Ballon d’Or: 1995 – George Weah delivers football’s greatest individual prize to Africa

These days, the Ballon d’Or recognises the best footballer in the world in a given year. But that is a largely modern interpretation of the award and it hasn’t always been that way.

When the French journalist Gabriel Hanot, who was also the man who put forward the idea of the European Cup, conceived the Ballon d’Or in 1956, it was a prize for players from Europe and the award was accordingly widely known as the European Footballer of the Year.

Regardless of the existence of South American icons like Pele and Diego Maradona, or others like Garrincha, Socrates, Zico, Mario Kempes, Teofilo Cubillas, or the lesser internationally known Alberto Spencer, the Ballon d’Or didn’t go global until the mid-1990s.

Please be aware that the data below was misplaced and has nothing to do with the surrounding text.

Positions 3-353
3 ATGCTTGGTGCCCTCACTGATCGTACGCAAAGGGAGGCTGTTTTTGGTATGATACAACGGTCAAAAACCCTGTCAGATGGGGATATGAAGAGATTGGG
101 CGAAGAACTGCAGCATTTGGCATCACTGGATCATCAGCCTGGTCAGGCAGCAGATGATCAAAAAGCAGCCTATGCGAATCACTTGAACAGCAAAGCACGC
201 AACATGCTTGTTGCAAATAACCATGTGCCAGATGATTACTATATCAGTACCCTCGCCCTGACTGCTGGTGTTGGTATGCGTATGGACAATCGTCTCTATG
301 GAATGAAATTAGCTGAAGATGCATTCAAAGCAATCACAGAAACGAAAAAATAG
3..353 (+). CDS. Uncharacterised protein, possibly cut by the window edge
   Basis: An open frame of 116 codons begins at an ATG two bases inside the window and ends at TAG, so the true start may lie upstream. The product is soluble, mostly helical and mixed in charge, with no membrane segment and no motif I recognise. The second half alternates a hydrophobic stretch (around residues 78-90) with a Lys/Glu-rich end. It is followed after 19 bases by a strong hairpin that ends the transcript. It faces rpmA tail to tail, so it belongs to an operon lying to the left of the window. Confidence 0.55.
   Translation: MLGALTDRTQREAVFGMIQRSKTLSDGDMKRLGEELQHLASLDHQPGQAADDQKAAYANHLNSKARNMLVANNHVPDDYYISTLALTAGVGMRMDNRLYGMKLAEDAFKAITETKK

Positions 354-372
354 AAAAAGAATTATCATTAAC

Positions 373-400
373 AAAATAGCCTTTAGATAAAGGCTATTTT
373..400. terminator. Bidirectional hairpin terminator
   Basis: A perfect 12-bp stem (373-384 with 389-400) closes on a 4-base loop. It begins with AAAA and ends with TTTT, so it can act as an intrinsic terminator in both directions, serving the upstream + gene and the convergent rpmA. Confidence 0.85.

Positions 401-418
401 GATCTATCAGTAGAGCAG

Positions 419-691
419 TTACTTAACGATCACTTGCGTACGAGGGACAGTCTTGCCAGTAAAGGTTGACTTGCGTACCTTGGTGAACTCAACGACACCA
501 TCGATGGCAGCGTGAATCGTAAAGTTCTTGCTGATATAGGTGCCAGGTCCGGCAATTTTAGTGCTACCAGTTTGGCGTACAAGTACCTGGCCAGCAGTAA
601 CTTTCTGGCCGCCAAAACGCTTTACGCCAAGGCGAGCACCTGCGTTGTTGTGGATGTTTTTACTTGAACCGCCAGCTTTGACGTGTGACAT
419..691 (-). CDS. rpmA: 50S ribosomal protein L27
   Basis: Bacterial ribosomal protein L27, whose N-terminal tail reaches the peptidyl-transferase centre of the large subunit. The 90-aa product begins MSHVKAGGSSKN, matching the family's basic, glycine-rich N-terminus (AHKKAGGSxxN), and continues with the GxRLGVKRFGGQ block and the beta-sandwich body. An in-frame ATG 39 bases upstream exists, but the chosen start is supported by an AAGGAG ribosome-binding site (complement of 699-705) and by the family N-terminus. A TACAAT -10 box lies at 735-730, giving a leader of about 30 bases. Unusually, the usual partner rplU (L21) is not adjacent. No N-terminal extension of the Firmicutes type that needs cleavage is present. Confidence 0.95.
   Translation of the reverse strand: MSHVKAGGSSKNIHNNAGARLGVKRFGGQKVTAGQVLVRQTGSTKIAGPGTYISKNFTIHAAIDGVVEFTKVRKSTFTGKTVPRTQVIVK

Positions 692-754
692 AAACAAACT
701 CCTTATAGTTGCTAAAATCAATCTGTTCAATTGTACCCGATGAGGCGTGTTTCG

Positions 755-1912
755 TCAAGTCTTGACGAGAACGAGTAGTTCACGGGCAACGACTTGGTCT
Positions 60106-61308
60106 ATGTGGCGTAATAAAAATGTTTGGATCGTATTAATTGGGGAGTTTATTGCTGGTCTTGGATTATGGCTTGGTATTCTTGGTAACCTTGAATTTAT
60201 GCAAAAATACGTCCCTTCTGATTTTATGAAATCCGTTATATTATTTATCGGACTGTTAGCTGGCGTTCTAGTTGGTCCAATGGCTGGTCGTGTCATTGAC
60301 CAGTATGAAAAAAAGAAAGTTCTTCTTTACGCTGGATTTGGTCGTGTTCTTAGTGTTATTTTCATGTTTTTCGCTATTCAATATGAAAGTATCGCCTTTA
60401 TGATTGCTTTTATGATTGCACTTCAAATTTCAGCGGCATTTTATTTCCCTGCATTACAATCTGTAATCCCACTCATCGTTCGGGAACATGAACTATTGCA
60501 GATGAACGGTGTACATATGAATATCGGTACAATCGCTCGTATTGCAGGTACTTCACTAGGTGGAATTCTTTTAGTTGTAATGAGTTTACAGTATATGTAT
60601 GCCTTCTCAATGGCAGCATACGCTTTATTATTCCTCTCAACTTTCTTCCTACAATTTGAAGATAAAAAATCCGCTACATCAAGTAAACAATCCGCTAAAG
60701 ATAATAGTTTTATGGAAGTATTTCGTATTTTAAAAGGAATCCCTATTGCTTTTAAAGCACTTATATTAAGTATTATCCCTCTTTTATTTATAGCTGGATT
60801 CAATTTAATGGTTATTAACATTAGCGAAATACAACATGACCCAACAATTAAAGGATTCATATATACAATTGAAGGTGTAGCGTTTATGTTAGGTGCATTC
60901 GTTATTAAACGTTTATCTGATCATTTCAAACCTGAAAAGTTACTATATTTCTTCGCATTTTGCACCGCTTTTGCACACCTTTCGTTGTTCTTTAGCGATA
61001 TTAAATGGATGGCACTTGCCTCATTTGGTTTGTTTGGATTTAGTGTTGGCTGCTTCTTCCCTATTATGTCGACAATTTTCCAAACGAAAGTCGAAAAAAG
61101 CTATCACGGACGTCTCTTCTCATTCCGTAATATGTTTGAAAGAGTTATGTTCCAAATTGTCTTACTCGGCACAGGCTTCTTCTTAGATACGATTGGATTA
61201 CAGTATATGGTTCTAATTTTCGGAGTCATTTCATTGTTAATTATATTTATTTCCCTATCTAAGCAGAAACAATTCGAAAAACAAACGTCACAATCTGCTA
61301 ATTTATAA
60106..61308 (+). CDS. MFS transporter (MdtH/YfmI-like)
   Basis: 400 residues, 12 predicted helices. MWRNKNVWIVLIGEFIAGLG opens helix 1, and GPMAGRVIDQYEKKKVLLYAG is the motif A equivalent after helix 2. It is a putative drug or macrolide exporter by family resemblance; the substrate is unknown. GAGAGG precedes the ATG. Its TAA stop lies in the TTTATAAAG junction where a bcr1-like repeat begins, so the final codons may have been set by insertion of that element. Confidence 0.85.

With football truly the world’s game, France Football decided to make players from all over the planet eligible to win the Ballon d’Or for the first time.

In 2016, the magazine actually published a re-evaluation of the awards handed out from 1956 to 1994 inclusive and retrospectively recognised that Pele in particular would have been a worthy winner on seven separate occasions, although all of the original winners remained.

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